Enlightenment During The French Revolution

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After aiding the Americans against the British, France was in financial ruins. The corrupt tax and class system only served to increase tensions between the different estates. Poor leadership and a lack of representation in the government led to civil unrest. Above all else, the ideals of the Enlightenment propagated throughout the middle class and resonated with their issues. All of these ideas were embodied in the Enlightenment ideals, and the Third Estate soon realized that they had a right to representation within the government. In open defiance of the king, representatives of the Third Estate protested the Estates General as a means of creating taxes and created a new constitution and the National Assembly. The men who drafted that constitution…show more content…
And during the enlightenment the literacy rates in France nearly doubled and there were approximately 25,000 copies of the Encyclopedia in circulation throughout France. The ideas of John Locke, Jean-Jacques Rousseau and Montesquieu on government structure would heavily influence the first revolutionaries. These ideas: that the government’s power comes from the consent of the people, the separation of powers, and democracy resonated with the Third Estate who, at this point, were overtaxed and underrepresented. When the Third estate created a new constitution at the Estates General of 1789, the wording was heavily resembled the writings of Rousseau on the importance of democracy and the oppressive nature of a monarchy. The primary stated goals of the original revolutionaries were to make France a republic, overthrow Louis XVI, and destroy the Ancien Regime and the Estates. And though the revolution did eventually accomplish these things, the means by which they were completed were not consistent with the morals of the…show more content…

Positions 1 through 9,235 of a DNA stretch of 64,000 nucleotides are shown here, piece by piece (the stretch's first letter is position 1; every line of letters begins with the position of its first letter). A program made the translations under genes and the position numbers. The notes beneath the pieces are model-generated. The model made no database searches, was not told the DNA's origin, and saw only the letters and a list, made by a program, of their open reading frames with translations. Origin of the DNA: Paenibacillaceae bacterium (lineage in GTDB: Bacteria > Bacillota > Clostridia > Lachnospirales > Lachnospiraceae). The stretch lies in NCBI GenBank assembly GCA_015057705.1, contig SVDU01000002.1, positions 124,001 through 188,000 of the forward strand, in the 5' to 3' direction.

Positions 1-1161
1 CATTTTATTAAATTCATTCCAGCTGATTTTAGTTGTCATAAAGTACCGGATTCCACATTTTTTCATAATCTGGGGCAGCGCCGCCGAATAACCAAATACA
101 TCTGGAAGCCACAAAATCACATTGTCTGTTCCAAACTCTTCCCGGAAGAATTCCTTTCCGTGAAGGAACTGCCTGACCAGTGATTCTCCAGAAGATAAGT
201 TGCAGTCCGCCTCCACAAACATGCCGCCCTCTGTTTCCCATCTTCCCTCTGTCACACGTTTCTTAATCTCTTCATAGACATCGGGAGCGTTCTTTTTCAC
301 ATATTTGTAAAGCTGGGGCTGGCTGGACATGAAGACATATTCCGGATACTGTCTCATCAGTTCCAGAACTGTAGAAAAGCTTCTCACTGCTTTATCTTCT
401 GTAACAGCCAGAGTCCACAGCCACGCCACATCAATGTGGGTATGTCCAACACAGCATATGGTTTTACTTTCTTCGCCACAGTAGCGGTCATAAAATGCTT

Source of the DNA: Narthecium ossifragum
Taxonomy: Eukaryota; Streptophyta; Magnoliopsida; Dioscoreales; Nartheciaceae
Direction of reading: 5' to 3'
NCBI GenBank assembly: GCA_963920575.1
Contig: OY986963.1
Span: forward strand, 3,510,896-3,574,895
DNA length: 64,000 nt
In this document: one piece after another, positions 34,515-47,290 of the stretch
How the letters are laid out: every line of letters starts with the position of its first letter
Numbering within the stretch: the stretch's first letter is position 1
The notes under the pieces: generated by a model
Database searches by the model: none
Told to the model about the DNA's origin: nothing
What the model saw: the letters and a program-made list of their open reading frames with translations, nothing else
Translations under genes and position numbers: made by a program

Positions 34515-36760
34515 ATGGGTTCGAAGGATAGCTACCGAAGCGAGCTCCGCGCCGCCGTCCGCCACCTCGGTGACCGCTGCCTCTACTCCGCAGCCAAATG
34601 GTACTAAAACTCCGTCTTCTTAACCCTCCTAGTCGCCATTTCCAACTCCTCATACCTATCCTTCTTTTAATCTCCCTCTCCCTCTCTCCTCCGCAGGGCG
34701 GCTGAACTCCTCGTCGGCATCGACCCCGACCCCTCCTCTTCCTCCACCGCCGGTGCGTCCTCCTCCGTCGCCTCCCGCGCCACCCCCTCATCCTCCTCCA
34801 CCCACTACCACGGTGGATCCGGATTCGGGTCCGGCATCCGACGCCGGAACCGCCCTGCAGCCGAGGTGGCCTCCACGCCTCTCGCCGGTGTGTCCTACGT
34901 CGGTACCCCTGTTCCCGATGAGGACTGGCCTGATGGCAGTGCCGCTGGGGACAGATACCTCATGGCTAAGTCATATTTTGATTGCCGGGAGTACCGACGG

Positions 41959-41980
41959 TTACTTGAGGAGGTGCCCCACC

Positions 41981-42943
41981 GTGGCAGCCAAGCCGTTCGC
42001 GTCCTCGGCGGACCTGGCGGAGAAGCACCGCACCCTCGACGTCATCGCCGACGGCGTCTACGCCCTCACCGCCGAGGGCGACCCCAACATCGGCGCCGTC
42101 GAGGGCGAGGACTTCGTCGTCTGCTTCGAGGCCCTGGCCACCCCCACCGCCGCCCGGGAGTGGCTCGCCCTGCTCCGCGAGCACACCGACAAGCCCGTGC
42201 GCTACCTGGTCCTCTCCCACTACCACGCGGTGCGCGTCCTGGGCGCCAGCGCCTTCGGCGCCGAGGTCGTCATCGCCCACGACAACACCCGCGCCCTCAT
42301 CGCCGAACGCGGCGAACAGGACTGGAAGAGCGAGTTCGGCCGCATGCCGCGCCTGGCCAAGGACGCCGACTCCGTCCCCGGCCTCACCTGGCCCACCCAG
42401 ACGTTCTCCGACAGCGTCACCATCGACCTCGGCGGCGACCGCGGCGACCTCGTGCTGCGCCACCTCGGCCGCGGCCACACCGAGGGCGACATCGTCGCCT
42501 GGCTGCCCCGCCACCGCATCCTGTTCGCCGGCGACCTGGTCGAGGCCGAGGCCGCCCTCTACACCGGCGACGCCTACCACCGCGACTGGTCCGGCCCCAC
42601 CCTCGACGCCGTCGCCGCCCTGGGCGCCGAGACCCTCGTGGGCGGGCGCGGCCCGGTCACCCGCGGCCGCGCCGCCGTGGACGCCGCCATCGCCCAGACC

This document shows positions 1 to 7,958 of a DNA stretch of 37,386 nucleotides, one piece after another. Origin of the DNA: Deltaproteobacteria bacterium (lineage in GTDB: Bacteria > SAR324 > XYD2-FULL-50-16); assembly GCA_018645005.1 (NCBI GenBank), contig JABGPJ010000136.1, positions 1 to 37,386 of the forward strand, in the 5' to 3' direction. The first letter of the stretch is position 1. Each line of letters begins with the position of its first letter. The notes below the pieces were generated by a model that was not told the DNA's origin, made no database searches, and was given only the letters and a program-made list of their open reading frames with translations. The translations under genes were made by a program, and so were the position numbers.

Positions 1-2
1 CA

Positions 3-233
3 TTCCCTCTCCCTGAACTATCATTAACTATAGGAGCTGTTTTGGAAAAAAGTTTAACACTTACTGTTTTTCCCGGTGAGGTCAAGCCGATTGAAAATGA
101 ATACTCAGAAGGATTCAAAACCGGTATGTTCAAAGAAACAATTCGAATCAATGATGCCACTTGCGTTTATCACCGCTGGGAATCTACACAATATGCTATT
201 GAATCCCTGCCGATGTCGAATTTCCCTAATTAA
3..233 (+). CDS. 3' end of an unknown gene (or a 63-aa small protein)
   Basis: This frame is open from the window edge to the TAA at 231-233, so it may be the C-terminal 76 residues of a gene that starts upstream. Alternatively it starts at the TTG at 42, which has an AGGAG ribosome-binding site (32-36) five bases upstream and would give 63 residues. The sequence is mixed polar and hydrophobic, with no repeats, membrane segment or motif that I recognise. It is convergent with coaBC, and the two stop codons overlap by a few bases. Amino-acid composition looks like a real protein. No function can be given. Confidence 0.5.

Louis XVI, fearing that this defiance could inspire riots nearby and called in Swiss Guard mercenaries in order to keep Paris in order. However his precaution had the opposite effect and panic spread throughout the area leading to violent riots that culminated in the violent storming of the Bastille that ended with nine guards dead. The storming of the Bastille highlighted the fact that the common people held the power of this revolution. This violent display underlined the necessity of violence in the revolution: the French people had so much to tear away from the Ancien Regime in order to build a new system of government. The revolution had become something completely unique and unheard of at this point in time, instead of cyclical uprisings that culminated in merely another monarch being appointed, this revolution showed promise to completely upheave and replace an
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